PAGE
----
Feb 28, 2023
by Lucy Morgan

Improving inclusivity for LGBTQ+ people in your business

An introduction to me:

My name is Lucy, I’m the CEO of Pod Talent, and I am openly gay and non-binary.

I started working in recruitment in 2007, and have had to come out 3 times in my career. At my first recruitment business in 2007 (where I was “outed” during my interview process), on joining my second recruitment business in 2009 (where it took me a couple of months to actually come out) and in 2022 when I came out as non-binary (and did that not just internally, but publicly on LinkedIn too).

Each of these experiences was challenging for me in different ways. Hiding your identity is exhausting, fear of discrimination is horrible, and the idea of coming out internally and to clients and candidates in the recruitment industry especially is very scary. I’m lucky to have worked in inclusive businesses with great allyship, and I wouldn’t have had the career I’ve had in recruitment without that.

Why is LGBTQ+ inclusivity in the workplace important?

  • Inclusivity covers multiple intersectionalities; things that promote LGBTQ+ inclusivity will improve inclusivity across your whole business.
  • The 2022 Diversity & Inclusivity in the Workplace Survey by Wildgoose showed that 57% of employees had witnessed discrimination or a lack of inclusivity whilst at work and 14% have left their company, or know someone who has, due to discriminatory behaviour at work. We all know that staff retention is a key challenge, so inclusive behaviours can directly help you!
  • The most recent census of 2020 showed that 93.6% of people identify as heterosexual or straight - this percentage has been decreasing since 2014, so you are more likely to have people who are LGBTQ+ in your business than ever before.
  • 16% of Gen-Zs identify as LGBTQ+ vs. 9% of millennials – if, like most businesses, you take on inexperienced hires every year, more of these people are likely to identify as LGBTQ+ than before
  • Promoting inclusivity internally is a really positive step in educating your employees on how to show inclusivity when working with external stakeholders – DE&I is an important topic for businesses across all sectors, so this will help your employees to help their customers further.

What actions can you take to promote LGBTQ+ inclusivity in your workplace?

According to the CIPD’s Inclusivity and Diversity at work survey report 2022, only 7% of employers had a specific DE&I budget in place. So I have aimed to make these suggestions as free to implement as possible.

  • Use of pronouns not everyone identifies as the pronouns they were assigned at birth or the ones they present as. Promoting pronoun usage on LinkedIn, in signatures, on staff lists, in meetings etc. is a good way to create a safe space for people to be open about their identity.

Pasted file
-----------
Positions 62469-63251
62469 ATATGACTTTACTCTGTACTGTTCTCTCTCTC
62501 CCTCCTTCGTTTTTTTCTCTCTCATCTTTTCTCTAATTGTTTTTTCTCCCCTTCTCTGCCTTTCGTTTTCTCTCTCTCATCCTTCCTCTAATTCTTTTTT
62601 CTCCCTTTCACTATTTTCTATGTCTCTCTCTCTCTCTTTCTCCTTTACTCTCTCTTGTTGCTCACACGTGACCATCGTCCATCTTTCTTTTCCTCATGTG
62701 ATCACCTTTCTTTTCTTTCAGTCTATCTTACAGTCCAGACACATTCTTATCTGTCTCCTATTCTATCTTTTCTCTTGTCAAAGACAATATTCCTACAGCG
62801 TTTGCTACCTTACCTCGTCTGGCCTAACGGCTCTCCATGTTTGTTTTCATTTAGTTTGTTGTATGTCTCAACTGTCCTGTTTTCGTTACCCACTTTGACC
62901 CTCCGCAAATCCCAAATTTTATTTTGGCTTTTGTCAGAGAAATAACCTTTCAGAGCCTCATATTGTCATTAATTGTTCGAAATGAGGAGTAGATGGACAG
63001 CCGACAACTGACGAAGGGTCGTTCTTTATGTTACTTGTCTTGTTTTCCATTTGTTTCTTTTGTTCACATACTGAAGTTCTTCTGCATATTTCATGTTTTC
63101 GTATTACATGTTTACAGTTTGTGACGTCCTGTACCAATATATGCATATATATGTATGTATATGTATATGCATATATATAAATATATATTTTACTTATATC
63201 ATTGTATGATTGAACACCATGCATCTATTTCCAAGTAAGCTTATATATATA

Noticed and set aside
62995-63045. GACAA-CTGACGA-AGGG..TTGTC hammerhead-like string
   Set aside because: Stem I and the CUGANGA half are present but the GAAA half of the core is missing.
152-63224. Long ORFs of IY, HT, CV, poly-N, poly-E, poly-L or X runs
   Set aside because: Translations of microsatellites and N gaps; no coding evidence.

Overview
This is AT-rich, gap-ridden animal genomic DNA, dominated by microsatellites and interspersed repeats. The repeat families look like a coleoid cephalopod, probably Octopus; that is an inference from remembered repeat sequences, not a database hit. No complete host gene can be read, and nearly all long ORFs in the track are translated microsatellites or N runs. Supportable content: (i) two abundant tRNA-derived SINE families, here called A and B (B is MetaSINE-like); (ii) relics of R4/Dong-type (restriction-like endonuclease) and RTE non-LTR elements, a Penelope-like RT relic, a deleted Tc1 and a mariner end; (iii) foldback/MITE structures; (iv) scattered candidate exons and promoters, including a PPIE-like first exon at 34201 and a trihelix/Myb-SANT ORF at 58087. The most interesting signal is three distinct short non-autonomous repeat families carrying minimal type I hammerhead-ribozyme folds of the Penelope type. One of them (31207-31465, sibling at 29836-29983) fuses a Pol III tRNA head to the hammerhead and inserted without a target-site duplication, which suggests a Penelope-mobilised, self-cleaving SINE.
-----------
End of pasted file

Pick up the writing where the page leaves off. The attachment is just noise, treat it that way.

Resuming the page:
• Consider your incentives not everywhere is safe for people who identify as LGBTQ+ (or indeed a number of other people) so if you’re planning an incentive try and make it as inclusive as possible for your entire workforce considering gender, race, sexuality etc. I have heard of businesses who have incentive trips to Dubai, for example, where being LGBTQ+ is illegal.
  • Have a zero tolerance policy on homophobia/transphobia in your business (and all forms of hate speech) openly publish this policy and make sure everyone has had training on it and knows where they can raise any issues confidentially as well.
  • Be aware of microaggressions homophobic/transphobic microaggressions come in many ways but eradicating these is important to inclusion (not just for LGBTQ+ people!). Microaggressions are often more hidden than outright hate speech. Some examples of microaggression in language about LGBTQ+ people include:

- Asking questions like “When did you turn gay?”

- Asking things such as “Which one of you is the man in your relationship?”

- Statements such as “Now I know you’re gay, do I have to worry about you fancying me?”

- Sentences starting “I’m not homophobic but…”

- Indirect insults such as “that’s so gay”

  • Self-educate some LGBTQ+ people are happy to answer questions about themselves. However, it shouldn’t be the responsibility of LGBTQ+ people to answer all of your questions, so do your own research first. If you want to know what “non-binary” means, for example, it’s easy to research this to give yourself a base level understanding, before asking questions, to show allyship.